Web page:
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A new paper from the University of Liverpool and King’s College London, comparing post-traumatic stress disorder (PTSD) and harmful drinking in male members of the UK Armed Forces and the UK Police Service, has found similar rates of probable PTSD but higher rates of harmful alcohol use in military personnel.
Military personnel and police employees are occupational groups trained to work in high pressure and potentially traumatic situations, increasing the risk of PTSD and possibly maladaptive coping responses, such as harmful drinking. Both organisations have a culture of drinking, as alcohol has historically been used to increase social bonding or to destress.
The paper, published in European Journal of Psychotraumatology, used data from two existing cohort studies, which included measures of PTSD and alcohol consumption: The Health and Wellbeing of the UK Armed Forces cohort study (military personnel) and the Airwave Health Monitoring Study (police employees). The study sample included 7,399 male serving regular military personnel and 23,826 male serving police employees.
The analysis found 10% of military personnel showed harmful alcohol use (drinking above 50 units per week) compared to 3% of police employees. Similar levels of PTSD were found in military personnel and police employees (4% in both groups). In addition, having co-occurring PTSD and harmful drinking was more common in military personnel.
First author and PhD student Patricia Irizar, University of Liverpool, said: “We found much higher rates of harmful drinking in military personnel than in police employees, possibly due to a more prominent drinking culture in the military and/or unique operational experiences.”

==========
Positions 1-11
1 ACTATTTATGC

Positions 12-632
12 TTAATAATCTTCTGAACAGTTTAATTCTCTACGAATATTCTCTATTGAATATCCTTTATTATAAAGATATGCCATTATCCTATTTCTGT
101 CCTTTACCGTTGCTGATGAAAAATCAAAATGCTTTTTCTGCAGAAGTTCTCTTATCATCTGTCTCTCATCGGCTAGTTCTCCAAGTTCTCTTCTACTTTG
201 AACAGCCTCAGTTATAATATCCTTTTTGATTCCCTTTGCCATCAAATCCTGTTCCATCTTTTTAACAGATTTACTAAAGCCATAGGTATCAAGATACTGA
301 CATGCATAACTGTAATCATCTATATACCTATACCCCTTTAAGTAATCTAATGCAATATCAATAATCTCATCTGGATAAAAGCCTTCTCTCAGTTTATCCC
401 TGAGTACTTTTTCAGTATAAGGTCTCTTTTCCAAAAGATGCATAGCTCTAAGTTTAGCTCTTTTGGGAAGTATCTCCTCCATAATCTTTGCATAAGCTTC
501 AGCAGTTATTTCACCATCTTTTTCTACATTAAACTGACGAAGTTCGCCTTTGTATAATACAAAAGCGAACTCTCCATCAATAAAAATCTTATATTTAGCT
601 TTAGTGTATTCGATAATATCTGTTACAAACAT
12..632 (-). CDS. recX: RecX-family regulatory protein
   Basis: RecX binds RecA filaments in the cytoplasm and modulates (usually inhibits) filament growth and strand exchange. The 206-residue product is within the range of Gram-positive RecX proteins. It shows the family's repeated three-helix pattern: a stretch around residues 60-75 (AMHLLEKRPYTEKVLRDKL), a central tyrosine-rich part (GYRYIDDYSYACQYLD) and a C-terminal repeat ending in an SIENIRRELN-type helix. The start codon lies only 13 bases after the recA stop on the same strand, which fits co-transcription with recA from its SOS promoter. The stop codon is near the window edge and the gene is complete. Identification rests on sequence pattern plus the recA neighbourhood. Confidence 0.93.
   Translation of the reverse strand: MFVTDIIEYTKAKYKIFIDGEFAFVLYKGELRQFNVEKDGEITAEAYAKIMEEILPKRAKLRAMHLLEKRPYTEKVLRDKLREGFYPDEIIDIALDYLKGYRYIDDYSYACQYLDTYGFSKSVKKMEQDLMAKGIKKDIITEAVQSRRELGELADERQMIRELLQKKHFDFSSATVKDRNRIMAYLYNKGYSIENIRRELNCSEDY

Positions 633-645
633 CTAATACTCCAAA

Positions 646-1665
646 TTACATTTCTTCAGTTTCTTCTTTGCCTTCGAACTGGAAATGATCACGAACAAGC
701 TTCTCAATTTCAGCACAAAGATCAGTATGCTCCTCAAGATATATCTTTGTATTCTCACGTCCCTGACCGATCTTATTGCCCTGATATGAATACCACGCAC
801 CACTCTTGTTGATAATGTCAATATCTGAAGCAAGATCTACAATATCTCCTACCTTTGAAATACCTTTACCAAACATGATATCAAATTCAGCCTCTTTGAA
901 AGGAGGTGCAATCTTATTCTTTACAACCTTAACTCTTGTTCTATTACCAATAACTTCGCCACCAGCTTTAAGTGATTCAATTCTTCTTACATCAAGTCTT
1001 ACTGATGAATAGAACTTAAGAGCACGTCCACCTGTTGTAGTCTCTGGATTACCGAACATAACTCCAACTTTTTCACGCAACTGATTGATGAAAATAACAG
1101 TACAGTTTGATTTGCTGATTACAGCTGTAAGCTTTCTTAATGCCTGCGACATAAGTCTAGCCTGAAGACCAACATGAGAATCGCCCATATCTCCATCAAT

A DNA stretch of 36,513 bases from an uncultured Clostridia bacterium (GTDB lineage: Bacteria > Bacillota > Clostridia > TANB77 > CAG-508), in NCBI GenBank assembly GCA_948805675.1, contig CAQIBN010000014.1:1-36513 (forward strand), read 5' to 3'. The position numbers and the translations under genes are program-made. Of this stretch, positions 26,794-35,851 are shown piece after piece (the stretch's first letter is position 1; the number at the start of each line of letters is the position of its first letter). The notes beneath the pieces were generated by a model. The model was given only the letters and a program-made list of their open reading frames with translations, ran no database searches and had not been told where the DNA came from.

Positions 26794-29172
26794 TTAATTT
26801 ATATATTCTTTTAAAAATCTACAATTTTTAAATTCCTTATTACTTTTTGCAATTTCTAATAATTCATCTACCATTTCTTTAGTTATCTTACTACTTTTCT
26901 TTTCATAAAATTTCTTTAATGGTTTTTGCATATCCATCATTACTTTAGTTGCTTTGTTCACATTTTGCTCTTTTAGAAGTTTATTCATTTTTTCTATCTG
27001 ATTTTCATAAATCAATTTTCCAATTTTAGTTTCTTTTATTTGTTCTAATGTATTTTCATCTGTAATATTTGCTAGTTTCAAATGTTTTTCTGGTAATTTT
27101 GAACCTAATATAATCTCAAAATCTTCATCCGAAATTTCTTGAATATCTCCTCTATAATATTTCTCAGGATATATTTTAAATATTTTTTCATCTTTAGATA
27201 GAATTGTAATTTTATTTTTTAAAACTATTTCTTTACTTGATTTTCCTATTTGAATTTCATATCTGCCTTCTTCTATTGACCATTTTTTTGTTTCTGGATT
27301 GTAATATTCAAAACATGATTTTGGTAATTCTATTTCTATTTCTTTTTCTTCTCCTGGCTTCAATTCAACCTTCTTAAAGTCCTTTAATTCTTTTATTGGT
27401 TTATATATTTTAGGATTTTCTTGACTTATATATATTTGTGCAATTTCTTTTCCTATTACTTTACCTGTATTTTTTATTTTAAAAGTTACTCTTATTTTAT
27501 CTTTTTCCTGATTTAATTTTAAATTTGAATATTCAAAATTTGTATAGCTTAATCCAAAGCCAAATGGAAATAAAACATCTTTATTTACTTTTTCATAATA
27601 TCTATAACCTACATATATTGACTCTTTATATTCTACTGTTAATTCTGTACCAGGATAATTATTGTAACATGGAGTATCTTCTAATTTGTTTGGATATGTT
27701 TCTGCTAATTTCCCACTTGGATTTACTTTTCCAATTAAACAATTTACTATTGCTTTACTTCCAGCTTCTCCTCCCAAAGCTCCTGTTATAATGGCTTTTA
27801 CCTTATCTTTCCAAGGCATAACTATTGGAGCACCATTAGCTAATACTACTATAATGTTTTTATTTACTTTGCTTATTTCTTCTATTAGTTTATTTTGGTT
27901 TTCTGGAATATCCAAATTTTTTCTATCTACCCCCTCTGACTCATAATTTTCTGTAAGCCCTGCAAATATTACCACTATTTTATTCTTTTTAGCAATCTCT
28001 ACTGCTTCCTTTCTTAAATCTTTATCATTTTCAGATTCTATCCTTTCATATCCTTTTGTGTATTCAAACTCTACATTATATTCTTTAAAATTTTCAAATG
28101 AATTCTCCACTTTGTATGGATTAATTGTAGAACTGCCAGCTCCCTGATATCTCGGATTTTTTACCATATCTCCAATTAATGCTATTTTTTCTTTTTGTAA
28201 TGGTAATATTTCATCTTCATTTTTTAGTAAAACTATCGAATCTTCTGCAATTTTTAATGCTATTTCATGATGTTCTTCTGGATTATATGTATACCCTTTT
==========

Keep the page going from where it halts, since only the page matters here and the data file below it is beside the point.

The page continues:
Joint first author Dr Sharon Stevelink, Senior Lecturer in the Department of Psychological Medicine at King’s College London, said: “The similar levels of probable PTSD in military personnel and police employees are comparable to the levels in the general population. This could reflect efficient trauma support and training, or a sampling bias due to those with mental ill-health leaving service.”
Principal Investigator for King’s College London, Professor Nicola Fear said: “The higher levels of harmful drinking in military personnel indicate a need for evidence-based alcohol interventions in military occupational settings.”
Principal Investigator for University of Liverpool, Dr Laura Goodwin added: “The higher levels of co-occurring PTSD and harmful drinking in military personnel, highlights the importance of integrating alcohol and mental health support for this group.”
This analysis was part of a PhD studentship, funded by the Economic and Social Research Council (ESRC) and partly funded by Alcohol Change UK. The Health and Wellbeing of the UK Armed Forces cohort study was funded by the Ministry of Defence. The Airwave Health Monitoring Study was funded by the UK Home Office and is currently funded by the Medical Research Council and ESRC.
The full paper is available here.
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